While the legal drinking age in the United States is 21, underage drinking is fairly common. In an effort to combat underage drinking and driving, the federal government passed a law requiring each state, under the threat of losing federal highway money, to suspend the license of any minor driving with a blood alcohol concentration (BAC) of .02% or more.
State underage DUI laws generally apply to drivers who are under the age of 21 and set the BAC limit at .02% or less. And, all drivers who are lawfully arrested for driving under the influence or an underage DUI violation are required to submit to BAC testing (usually a breath or blood test) when requested to do so by an officer.
Teen drunk driving laws typically focus on the amount of alcohol in the underage driver's system. If the underage driver's BAC is above the limit, a conviction is possible even without proof of actual impairment. In other words, you don't have to be drunk to be convicted—having BAC that's above the legal limit is enough.
Some states go further than the federal requirement and make it illegal for drivers who are under the age of 21 to operate a vehicle with any measurable amount of alcohol in their system. These types of laws are often called "zero tolerance" laws.
Perhaps in recognition that some products such as mouthwashes contain small amounts of alcohol, the underage DUI laws of many states set the BAC limit at .01% or .02%. Though these laws are less strict than their zero-tolerance counterparts, they don't allow underage drivers much leeway. A person will typically register a BAC that's in excessive of these low limits after just one drink or less.
The underage DUI laws of many states also prohibit these younger drivers from operating a vehicle with any amount (or a certain amount) of illegal drugs in their system. Again, these laws focus on the amount or presence of drugs in the underage driver's body. So, proof of actual impairment isn't required for a conviction.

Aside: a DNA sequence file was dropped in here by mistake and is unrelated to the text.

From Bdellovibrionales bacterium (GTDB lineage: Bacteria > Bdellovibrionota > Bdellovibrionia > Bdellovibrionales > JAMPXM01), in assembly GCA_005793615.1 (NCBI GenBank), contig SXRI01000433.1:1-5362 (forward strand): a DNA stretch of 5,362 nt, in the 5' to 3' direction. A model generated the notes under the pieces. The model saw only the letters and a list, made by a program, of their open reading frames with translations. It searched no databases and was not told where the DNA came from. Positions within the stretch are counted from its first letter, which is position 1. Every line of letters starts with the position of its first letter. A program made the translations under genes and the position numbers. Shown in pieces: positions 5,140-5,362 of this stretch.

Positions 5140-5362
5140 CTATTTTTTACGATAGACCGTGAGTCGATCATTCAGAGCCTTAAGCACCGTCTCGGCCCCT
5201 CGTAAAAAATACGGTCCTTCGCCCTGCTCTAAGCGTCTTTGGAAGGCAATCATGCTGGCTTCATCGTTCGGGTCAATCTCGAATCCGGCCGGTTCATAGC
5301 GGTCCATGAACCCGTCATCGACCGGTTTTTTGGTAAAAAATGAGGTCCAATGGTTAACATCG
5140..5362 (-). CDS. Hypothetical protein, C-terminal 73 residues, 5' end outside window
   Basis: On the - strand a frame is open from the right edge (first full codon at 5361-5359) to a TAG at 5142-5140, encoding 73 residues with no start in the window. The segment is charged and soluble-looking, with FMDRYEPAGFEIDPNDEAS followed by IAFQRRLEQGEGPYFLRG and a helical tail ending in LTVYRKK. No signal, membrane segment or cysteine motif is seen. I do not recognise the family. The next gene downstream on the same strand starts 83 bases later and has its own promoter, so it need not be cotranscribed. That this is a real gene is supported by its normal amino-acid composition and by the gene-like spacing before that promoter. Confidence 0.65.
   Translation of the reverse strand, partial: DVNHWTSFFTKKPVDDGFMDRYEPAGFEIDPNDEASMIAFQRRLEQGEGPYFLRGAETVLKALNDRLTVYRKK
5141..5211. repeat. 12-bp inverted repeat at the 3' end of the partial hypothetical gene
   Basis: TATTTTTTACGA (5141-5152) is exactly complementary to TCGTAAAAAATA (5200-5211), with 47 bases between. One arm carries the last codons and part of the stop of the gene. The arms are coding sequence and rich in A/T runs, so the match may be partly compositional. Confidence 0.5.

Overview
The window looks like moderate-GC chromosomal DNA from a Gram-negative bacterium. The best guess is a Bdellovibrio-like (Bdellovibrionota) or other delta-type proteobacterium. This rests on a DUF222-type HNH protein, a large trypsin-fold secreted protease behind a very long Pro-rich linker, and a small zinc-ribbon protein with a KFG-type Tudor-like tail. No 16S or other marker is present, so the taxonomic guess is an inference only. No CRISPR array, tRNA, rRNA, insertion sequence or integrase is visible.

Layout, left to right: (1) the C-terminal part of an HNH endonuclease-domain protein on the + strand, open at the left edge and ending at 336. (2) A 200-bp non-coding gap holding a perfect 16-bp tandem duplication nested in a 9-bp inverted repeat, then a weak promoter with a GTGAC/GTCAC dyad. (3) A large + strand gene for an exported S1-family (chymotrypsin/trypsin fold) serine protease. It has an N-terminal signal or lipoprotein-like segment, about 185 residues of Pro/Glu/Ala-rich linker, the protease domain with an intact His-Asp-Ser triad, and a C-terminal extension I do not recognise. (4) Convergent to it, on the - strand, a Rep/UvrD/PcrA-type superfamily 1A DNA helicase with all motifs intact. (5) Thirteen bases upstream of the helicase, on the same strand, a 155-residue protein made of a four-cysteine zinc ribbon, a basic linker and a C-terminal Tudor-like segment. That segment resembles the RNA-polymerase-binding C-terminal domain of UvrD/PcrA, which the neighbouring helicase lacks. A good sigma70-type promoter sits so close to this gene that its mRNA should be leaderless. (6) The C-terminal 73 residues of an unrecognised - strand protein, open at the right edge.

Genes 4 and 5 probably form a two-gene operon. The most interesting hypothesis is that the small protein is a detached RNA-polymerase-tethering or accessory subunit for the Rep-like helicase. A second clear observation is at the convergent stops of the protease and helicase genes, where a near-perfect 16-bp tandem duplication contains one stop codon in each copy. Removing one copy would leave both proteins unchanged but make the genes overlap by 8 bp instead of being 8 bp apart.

States define driving or operating a vehicle in different ways. In some states, operating a vehicle is broadly defined to include being in actual physical control of the car, even if it is not moving. Under this standard, sitting in the driver's seat with the keys in the ignition might be enough to get a DUI. In other states, proof of actual driving is required for a conviction.
The DUI laws of some states apply only to vehicles on public roadways and private roadways that are open to the public. However, other states have DUI laws that apply more broadly to everywhere within state borders.
Underage DUI penalties are a product of state law. So, the potential consequences you'll face for an underage DUI conviction depend on the laws of the state where you're convicted.
Although the details of state laws vary, underage DUI offenders can count on losing their driving privileges for a period of time. Depending on the state, the minimum suspension period is typically anywhere from 30 days to one year for a first offense.
In addition to license suspension, an underage DUI violation will typically result in a number of other penalties. Generally, the underage offender will have to pay a fine and certain fees. Consequences of the violation might also include:
The severity of the penalties normally increases if the driver has prior DUI violations. But, again, penalty specifics depend on state law and the circumstances of the case.
The DUI laws of every state prohibit drivers from operating a vehicle with a BAC of .08% or more (.05% or more in Utah) or while actually impaired by drugs or alcohol. If an underage driver has a BAC that's above the .08% limit or is impaired by drugs or alcohol as defined by state law, he or she can be charged with a standard adult DUI. And, the penalties for a standard DUI are typically more severe than those for an underage DUI.
Find the link to your state to get in-depth information surrounding underage DUI laws and penalties.
If you or your child is arrested for a being a minor driving under the influence, you should contact a criminal defense attorney as soon as possible. An experienced attorney will be able to tell you the laws in your state and how the case is likely to be treated in your community. Some consequences, such as a driver's license suspension may be unavoidable, but a lawyer can help you navigate the criminal justice system and achieve the best outcome for you or your child.